Kharijites
in revolt. For a while, Abdallah ibn Muawiya established himself at Estakhr
Estakhr
from where he ruled for a few years over Fārs
Fārs
and other parts of Persia,[30] including Ahvaz, Jibal, Isfahan
Isfahan
and Kerman
Kerman
from 744 to 748 until fleeing to Khurasan from the advancing Umayyad forces.[32] When fleeing to Khurasan, he was killed (on behalf of the Abbasids) by Abu Muslim Khorasani in 748 while imprisoned.[33][30][31] The Harbiyya/Janahiyya sub-sect expounded many extremist and Gnostic
Gnostic
ideas such as the pre-existence of souls as shadows (azilla), the transmigration of souls (tanaukh al-arwah i.e. the return in a different body while having the same spirit) and a cyclical history of eras (adwar) and eons (akwar). Some of these ideas were adopted by other early Shi'a Ghulat
Ghulat
groups.[30]

After the death of Abdallah ibn Mu'awiya, a sub-sect of the Harbiyya/Janahiyya claimed that he was alive and hiding in the mountains of Isfahan.[28]

Another sub-sect of the Hashimiyya
Hashimiyya
recognized the Abbasid
Abbasid
Muhammad
Muhammad
ibn Ali
Ali
ibn Abdallah ibn ‘Abbas ibn ‘Abd al-Muttalib
‘Abbas ibn ‘Abd al-Muttalib
as the legitimate successor of Abu Hashim. This Abbasid
Abbasid
sub-sect comprised the majority of the original Hashimiyya.[34] The Abbasids alleged that Abu Hashim (who died childless in 716) had named his successor to be Muhammad
Muhammad
ibn Ali
Ali
ibn Abdullah (d. 744). Muhammad
Muhammad
ibn Ali
Ali
ibn Abdullah became the founder of the Abbasid
Abbasid
Caliphate.[35] He had a brother named Ibrahim (who was killed by the Umayyads); and two sons As-Saffah
As-Saffah
(who became the first Abbasid
Abbasid
Caliph) and Al-Mansur
Al-Mansur
(who became the second Abbasid Caliph). [36] Therefore, the ideological engine of the Abbasid
Abbasid
revolt was that of the Kaysanites.[37]

Another sub-sect was the Abu Muslimiyya sub-sect (named after Abu Muslim Khorasani). This sub-sect maintained that the Imamate had passed from As-Saffah
As-Saffah
to Abu Muslim. They also believed that Al-Mansur did not kill Abu Muslim, but instead someone who resembled Abu Muslim and that Abu Muslim was still alive.[38] Another sub-sect was the Rizamiyya. They refused to repudiate Abu Muslim, but also affirmed that the Imamate would remain in the Abbasid family until the Qiyama, when a descendent of ‘Abbas ibn ‘Abd al-Muttalib would be the Mahdi.[38]

See also[edit]

Islamic schools and branches List of extinct Shi'a sects

References[edit]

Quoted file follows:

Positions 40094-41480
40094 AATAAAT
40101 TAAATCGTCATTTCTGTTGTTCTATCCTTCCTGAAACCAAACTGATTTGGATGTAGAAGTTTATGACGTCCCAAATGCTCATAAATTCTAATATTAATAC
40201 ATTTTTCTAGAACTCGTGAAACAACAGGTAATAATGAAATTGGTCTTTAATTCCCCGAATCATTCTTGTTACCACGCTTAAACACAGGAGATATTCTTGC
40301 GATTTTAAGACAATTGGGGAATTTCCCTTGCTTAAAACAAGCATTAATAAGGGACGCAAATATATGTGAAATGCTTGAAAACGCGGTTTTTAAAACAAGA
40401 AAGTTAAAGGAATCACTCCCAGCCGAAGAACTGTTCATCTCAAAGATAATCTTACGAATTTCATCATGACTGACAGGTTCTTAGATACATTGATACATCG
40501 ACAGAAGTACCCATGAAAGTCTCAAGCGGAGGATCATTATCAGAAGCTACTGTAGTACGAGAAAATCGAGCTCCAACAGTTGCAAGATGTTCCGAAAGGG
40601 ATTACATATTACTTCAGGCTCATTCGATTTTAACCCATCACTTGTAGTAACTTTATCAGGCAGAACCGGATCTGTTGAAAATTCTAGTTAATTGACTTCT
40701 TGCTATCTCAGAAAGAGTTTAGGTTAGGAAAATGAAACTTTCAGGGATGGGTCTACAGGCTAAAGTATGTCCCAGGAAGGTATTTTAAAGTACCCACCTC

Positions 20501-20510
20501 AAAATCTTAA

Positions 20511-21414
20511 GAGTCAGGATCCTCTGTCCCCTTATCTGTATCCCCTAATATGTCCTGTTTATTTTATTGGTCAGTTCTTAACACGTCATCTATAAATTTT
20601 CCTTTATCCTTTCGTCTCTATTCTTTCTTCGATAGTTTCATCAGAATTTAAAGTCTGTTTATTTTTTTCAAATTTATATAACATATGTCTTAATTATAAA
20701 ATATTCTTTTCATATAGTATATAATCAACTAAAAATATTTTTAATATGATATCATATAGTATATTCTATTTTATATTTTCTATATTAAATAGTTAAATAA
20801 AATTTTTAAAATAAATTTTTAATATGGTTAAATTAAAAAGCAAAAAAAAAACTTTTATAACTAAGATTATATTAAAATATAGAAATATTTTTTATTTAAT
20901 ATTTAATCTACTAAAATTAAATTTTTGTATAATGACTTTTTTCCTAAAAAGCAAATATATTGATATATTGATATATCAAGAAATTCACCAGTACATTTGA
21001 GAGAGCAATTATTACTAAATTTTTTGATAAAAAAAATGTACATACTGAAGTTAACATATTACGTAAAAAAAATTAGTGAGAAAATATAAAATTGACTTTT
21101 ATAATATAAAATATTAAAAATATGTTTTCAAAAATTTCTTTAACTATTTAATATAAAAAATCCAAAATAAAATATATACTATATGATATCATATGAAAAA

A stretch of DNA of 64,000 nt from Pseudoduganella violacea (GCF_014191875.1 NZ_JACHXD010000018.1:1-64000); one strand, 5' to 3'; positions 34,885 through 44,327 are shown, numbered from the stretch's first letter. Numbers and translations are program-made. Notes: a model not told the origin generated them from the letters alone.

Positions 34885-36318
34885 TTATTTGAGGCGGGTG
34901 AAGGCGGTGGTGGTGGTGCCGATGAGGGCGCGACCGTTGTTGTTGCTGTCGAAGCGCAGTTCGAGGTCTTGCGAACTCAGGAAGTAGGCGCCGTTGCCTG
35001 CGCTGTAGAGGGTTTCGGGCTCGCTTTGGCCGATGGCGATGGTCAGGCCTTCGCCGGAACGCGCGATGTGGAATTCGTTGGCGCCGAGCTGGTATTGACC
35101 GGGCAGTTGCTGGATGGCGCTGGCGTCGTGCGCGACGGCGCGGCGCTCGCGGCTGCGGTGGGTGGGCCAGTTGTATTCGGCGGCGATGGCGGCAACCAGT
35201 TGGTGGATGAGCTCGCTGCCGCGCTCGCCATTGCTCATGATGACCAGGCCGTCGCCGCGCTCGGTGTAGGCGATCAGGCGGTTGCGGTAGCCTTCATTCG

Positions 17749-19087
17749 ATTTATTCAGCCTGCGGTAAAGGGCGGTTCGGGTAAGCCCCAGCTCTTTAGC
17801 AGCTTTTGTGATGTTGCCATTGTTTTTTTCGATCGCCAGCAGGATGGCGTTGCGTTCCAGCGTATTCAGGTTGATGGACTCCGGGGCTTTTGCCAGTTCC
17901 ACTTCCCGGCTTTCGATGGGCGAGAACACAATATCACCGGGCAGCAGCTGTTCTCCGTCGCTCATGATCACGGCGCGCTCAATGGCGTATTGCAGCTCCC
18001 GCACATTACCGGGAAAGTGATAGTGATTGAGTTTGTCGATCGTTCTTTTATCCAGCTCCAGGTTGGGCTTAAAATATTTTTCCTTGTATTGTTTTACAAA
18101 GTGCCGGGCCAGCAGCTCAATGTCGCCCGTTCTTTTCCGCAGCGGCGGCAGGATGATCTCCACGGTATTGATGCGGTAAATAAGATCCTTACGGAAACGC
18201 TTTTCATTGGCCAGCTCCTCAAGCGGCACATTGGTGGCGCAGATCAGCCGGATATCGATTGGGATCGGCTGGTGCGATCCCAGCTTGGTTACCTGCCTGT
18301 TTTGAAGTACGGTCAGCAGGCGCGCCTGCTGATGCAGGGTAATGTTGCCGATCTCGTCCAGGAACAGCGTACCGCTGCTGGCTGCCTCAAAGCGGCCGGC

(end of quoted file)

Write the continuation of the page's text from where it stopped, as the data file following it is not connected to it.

^ Ibn Qutayba, p. 622; Nawbaḵti, pp. 20-21 ^ Daftary 1990, pp. 59–60. ^ Sachedina, Abdulaziz Abdulhussein (1 January 1981). "Islamic Messianism: The Idea of Mahdi
Mahdi
in Twelver
Twelver
Shi'ism". SUNY Press – via Google Books.  ^ Lalani, Arzina R. (1 January 2000). "Early Shi'i Thought: The Teachings of Imam Muhammad
Muhammad
Al-Baqir". I.B.Tauris – via Google Books.  ^ De Lacy O'Leary. A short history of the Fatimid khalifate. p. 5.  ^ a b Daftary 2005, p. 13. ^ Glassé, Cyril; Smith, Huston (1 January 2003). "The New Encyclopedia of Islam". Rowman Altamira – via Google Books.  ^ Daftary 1998, p. 27. ^ a b c d Halm 2004, p. 18. ^ Daftary 2005, p. 12. ^ a b Early Shīʻī thought: the teachings of Imam Muhạmmad al-Bāqir, by Arzina R. Lalani, Institute of Ismaili Studies, pg.11 ^ The new encyclopedia of Islam, by Cyril Glassé, Huston Smith, pg.252 ^ Halm 2004, p. 491. ^ Islamic messianism: the idea of Mahdī in twelver Shīʻism, by Abdulaziz Abdulhussein Sachedina, pg.10 ^ Kippenberg, Hans Hans Gerhard; Stroumsa, Guy G. (1 January 1995). "Secrecy and Concealment: Studies in the History of Mediterranean and Near Eastern Religions". BRILL – via Google Books.  ^ Halm 2004, p. 498. ^ Madelung, Wilferd; Walker, Paul Ernest (1 January 1998). "باب الشيطان من كتاب الشجرة لابي تمام: The "Bāb Al-shayṭān" from Abū Tammām's Kitāb Al-shajara". BRILL – via Google Books.  ^ Daftary, Farhad (27 November 2004). "Ismaili Literature: A Bibliography of Sources and Studies". I.B.Tauris – via Google Books.  ^ "History of Civilizations of Central Asia (vol.4,part-1)". Motilal Banarsidass Publ. 1 January 1992 – via Google Books.  ^ a b c Daftary 2005, p. 15. ^ "History of Civilizations of Central Asia (vol.4,part-1)". Motilal Banarsidass Publ. 1 January 1992 – via Google Books.  ^ Daftary 1998, p. 22. ^ Daftary 1998, p. 31. ^ a b c d Daftary 1990, pp. 60. ^ O'Leary, De Lacy (1 January 1954). "Arabic Thought and Its Place in History". Routledge & Kegan Paul – via Google Books.  ^ Daftary 1990, pp. 61. ^ Early Shīʻī thought: the teachings of Imam Muhạmmad al-Bāqir, by Arzina R. Lalani, Institute of Ismaili Studies, pg.42 ^ a b Yücesoy, Hayrettin (1 January 2009). "Messianic Beliefs and Imperial Politics in Medieval Islam: The ʻAbbāsid Caliphate